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Trump’s Biggest Propaganda Machine Doesn’t Believe Its Own Lies

“That’s what happens when people listen to us,” one OAN producer remembered thinking while watching the Capitol insurrection unfold.

One America News Network, the right-wing cable channel that rose to prominence by parroting pro-Trump falsehoods in the aftermath of the 2020 election, has for months churned out conspiracy-addled coverage that not even its own newsroom is willing to get behind. 16 out of 18 current and former OAN employees “said the channel had broadcast reports that they considered misleading, inaccurate or untrue,” the New York Times reported Sunday, findings that come as the once-fringe outlet continues to undermine the legitimacy of President Joe Biden’s presidency by reinforcing the false narrative that widespread voter fraud was at play. While the rival conservative outlet Newsmax and even Fox News—both of which peddled similarly outlandish theories in the post-election period—have at times moved on to other GOP talking points, like culture wars or Biden’s so-called border crisis, OAN this month remains unwilling to recognize the transfer of power, repeatedly referring to former President Donald Trump as “President Trump” but to his successor as just “Joe Biden” or “Biden” in news articles, according to the Times. Marty Golingan, an OAN producer since 2016, claimed he has been admonished by Lindsay Oakley, the channel’s news director, for referring to Biden with his presidential title—though as the Washington Post’s Dave Weigel pointed out, house style has decided to use titles for cabinet officials, making for some bizarre news copy:

Dominion Voting Systems—one of two election technology companies suing Fox News and Trump lawyers Rudy Giuliani and Sidney Powell for defamation—is said to be considering further legal action against OAN, which has promoted conspiracy theories about rigged voting machines in the same vein as those Dominion alleged damaged its reputation and business in the aforementioned suits. That prospect has reportedly been embraced in corners of the OAN newsroom, with Golingan telling the Times, “A lot of people said, ‘This is insane, and maybe if they sue us, we’ll stop putting stories like this out.’” Just last month, OAN referred to Dominion’s “voting machines” as “notorious.”

Along with the “stolen” election fiction that remains a staple of OAN broadcasts, the network has also maintained that January’s deadly attack on the U.S. Capitol—an insurrection such fraud claims helped inspire—was the work of left-wing agitators, a falsehood that has been repeatedly debunked by federal authorities. The day after the insurrection, an email from OAN’s executive suite instructed employees to “report all the things Antifa did yesterday,” according to the Times. In February, a Capitol riot suspect said her actions were in part fueled by “false and inflammatory claims” spread by the “right wing media,” and, in the same motion, also stated that she “believed the right media’s assertion that the violence was perpetrated by ‘antifa’ or others.” That narrative remains intact: As of March 6, OAN was still categorizing the pro-Trump attack as the work of “antifa” and “anti-Trump extremists,” the Times reports. “History will show it was the Democrats, and not the Republicans, who called for this violence,” OAN correspondent Pearson Sharp said in the segment.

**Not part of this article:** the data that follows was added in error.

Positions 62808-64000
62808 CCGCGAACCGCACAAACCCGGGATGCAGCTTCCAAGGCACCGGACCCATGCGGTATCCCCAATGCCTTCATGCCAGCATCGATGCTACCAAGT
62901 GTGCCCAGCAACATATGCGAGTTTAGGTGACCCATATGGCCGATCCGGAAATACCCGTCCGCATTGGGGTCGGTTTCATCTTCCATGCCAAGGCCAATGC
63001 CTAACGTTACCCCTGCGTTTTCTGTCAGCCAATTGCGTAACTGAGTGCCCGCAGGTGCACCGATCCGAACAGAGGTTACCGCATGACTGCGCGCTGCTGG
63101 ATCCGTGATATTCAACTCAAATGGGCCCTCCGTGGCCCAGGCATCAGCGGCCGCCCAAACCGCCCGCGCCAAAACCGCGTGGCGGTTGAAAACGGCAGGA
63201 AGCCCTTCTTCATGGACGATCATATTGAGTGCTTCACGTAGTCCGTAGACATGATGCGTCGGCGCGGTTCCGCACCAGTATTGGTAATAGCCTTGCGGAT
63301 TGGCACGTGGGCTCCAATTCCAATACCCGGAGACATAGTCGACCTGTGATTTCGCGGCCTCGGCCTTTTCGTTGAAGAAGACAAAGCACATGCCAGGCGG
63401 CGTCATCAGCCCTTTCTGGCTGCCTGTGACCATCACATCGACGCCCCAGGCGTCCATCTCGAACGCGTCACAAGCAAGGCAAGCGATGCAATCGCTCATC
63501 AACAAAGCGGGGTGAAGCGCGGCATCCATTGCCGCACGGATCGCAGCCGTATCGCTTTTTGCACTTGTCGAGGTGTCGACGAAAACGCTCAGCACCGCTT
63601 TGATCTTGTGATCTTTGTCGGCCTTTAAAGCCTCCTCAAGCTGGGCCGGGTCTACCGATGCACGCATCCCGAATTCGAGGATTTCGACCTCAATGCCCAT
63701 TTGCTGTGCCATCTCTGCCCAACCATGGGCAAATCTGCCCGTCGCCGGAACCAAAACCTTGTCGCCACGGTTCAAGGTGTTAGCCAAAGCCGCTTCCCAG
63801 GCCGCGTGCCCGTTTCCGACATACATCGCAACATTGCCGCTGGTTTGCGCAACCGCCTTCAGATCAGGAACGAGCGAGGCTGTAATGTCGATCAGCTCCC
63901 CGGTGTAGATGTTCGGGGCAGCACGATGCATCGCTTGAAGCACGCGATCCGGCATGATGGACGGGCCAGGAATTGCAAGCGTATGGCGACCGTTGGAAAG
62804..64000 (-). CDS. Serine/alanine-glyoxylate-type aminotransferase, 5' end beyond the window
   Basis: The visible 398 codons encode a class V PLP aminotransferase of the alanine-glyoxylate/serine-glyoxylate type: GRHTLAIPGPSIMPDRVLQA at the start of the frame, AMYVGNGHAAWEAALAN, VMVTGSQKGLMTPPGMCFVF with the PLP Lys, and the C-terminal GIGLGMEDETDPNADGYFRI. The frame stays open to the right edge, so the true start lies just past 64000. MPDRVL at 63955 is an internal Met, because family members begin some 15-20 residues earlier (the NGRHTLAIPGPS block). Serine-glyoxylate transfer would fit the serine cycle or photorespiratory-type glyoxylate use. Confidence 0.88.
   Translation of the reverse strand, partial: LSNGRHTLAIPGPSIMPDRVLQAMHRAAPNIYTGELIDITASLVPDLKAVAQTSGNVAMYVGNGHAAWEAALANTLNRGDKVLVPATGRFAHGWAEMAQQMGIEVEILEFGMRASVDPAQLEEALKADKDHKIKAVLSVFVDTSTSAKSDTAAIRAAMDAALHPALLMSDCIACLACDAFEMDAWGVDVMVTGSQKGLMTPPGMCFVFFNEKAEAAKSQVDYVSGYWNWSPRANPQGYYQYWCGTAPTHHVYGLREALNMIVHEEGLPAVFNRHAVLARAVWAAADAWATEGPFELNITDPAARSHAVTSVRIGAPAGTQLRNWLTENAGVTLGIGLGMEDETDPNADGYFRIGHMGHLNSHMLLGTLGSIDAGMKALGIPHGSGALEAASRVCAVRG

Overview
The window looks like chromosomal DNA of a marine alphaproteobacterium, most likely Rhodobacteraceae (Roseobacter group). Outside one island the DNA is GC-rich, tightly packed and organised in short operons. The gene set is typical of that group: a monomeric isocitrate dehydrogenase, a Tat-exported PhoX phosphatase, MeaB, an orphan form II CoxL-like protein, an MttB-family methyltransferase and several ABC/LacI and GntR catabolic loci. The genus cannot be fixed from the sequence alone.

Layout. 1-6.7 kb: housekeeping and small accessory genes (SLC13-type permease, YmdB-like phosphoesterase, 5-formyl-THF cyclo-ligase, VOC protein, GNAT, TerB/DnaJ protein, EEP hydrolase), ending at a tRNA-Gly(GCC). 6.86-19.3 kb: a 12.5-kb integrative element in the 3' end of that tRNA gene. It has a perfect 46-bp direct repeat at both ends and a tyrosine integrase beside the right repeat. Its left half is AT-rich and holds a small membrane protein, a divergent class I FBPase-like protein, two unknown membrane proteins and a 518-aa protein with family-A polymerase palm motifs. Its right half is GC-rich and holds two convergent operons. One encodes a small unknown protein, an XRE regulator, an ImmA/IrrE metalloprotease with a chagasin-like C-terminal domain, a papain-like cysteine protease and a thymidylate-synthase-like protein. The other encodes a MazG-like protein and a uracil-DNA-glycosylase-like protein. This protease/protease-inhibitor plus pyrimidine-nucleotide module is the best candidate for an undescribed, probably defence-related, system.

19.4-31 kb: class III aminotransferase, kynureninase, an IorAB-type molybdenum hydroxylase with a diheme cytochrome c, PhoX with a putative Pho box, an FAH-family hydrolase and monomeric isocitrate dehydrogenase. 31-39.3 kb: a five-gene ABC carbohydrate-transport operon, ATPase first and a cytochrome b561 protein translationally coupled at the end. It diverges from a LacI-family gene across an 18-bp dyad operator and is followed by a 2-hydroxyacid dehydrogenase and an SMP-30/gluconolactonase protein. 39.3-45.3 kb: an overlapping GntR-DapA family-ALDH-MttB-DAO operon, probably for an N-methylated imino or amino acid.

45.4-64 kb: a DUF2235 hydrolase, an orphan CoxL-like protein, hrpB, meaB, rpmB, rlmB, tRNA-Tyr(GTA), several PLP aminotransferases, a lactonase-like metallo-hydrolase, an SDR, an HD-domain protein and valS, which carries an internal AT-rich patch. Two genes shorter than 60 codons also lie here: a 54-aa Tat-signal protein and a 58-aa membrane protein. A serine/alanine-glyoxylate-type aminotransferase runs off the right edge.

OAN broadcasts “appeal to people who want to believe that the election was not legitimate,” said Northwestern’s Stephanie Edgerly. “These are two mutually reinforcing narratives of people who want to believe it and continue to get that fire stoked by OAN.” Coverage of the Capitol attack seemingly breathed new life into OAN’s propaganda machine—as well as the discontent among employees charged with disseminating it—as more than a dozen OAN workers quit in the wake of the siege. One of them, news producer Allysia Britton, told the Times that “many people have raised concerns,” but “you will get in trouble” if you “speak up about anything.” Golingan remains at the network, but he, too, disagreed with its coverage and remembered how he felt seeing a member of the Capitol mob sporting a flag with the OAN logo. “I was like, OK, that’s not good,” he told the Times. “That’s what happens when people listen to us.”

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